This study aims to evaluate patients' experiences and perspectives regarding informed consent in surgical practice. Data for this cross-sectional study were collected from 276 patients using a questionnaire developed by Falagas et al. Descriptive statistics were employed for all questions. Statistical tests such as the Mann-Whitney U test, Kruskal-Wallis test, and Spearman's rank correlation analysis were performed, and Cohen's effect sizes were reported. IBM SPSS 23.0 was used for all analyses, and p<0.05 was considered statistically significant. A high score on both The Delivered Information Index and The Patient-Physician Index represents a positive informed consent process. Among the participants, 65.2% indicated that they understood all parts of the consent form. Of all patients, 92.8% reported that information about the specific surgical procedure was provided by physicians. However, 47.5% of the patients reported that they did not feel comfortable with their surgeons. The mean score of the Delivered Information Index was 5.63 (2.38). The mean patient-physician relationship score was 14.38 (3.31). There was a moderate positive correlation between the delivered information index and the patient-physician relationship (r=0.50; p<0.001). In addition, there was a moderate positive correlation between the delivered information index and the time spent on the informed consent process, as well as between the patient-physician relationship and the time spent on the informed consent process (r=0.52; r=0.40, respectively). The study emphasized the lack of communication between patients and physicians, the limitation of information on treatment risks, adverse effects, and alternative treatment options.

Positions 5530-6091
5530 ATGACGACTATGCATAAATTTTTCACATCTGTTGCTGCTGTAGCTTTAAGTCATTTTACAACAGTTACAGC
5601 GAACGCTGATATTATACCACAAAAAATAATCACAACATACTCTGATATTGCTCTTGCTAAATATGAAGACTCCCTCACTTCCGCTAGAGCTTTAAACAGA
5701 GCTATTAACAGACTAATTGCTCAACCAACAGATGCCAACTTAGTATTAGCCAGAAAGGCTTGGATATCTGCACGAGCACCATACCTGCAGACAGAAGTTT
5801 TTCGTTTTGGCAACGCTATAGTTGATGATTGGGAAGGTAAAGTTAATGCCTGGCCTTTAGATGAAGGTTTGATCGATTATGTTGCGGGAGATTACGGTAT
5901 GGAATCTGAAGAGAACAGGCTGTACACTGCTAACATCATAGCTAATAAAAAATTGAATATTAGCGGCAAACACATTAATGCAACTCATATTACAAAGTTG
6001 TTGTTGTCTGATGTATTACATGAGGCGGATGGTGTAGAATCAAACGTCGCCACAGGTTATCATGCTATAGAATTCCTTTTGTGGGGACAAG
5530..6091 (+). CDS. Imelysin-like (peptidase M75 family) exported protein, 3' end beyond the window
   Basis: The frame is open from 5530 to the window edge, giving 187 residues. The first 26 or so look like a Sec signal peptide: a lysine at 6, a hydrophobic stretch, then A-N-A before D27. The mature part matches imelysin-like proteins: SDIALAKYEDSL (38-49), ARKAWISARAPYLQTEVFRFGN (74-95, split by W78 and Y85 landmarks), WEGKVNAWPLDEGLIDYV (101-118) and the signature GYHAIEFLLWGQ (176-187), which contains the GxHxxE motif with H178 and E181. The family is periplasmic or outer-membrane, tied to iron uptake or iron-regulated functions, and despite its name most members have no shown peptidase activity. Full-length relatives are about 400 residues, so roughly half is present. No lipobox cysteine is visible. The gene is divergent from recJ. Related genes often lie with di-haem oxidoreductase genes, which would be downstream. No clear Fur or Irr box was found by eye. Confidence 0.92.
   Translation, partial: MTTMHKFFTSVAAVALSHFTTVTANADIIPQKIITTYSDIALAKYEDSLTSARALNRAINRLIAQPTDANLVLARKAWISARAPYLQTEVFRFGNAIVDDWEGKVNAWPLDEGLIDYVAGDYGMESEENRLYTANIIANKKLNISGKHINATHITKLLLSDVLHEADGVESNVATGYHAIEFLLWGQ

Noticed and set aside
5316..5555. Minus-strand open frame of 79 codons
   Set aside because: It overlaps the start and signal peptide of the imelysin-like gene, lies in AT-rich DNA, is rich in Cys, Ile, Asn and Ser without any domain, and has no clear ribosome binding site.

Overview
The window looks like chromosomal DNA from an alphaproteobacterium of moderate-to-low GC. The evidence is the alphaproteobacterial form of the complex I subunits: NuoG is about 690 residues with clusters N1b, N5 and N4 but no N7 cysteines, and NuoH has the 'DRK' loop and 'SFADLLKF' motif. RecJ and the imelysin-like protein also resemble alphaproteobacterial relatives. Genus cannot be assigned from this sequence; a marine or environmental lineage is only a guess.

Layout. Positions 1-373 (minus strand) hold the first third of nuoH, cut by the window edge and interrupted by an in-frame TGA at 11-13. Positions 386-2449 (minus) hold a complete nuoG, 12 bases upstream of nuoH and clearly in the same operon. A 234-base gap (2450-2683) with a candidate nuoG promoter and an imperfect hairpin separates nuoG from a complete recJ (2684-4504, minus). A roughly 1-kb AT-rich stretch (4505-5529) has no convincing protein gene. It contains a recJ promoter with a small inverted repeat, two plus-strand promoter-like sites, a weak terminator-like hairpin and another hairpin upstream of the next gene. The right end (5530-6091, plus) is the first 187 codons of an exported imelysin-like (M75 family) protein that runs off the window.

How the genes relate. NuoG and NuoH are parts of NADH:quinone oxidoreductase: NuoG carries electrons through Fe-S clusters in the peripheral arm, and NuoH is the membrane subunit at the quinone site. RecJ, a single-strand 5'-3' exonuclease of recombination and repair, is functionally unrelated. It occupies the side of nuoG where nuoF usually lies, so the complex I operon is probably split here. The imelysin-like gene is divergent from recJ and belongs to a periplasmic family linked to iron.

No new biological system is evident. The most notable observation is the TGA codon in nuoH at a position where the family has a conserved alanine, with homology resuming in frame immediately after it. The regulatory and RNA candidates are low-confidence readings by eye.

This article is associated with the Policy & Measurement lens of The Beryl Institute Experience Framework (https://theberylinstitute.org/experience-framework/).
Kumru S, Yiğit P, Demirtaş M, Fındık H. Informed consent in surgical practice with patients’ experiences: A cross-sectional study. Patient Experience Journal. 2023; 10(3):42-48. doi: 10.35680/2372-0247.1768.
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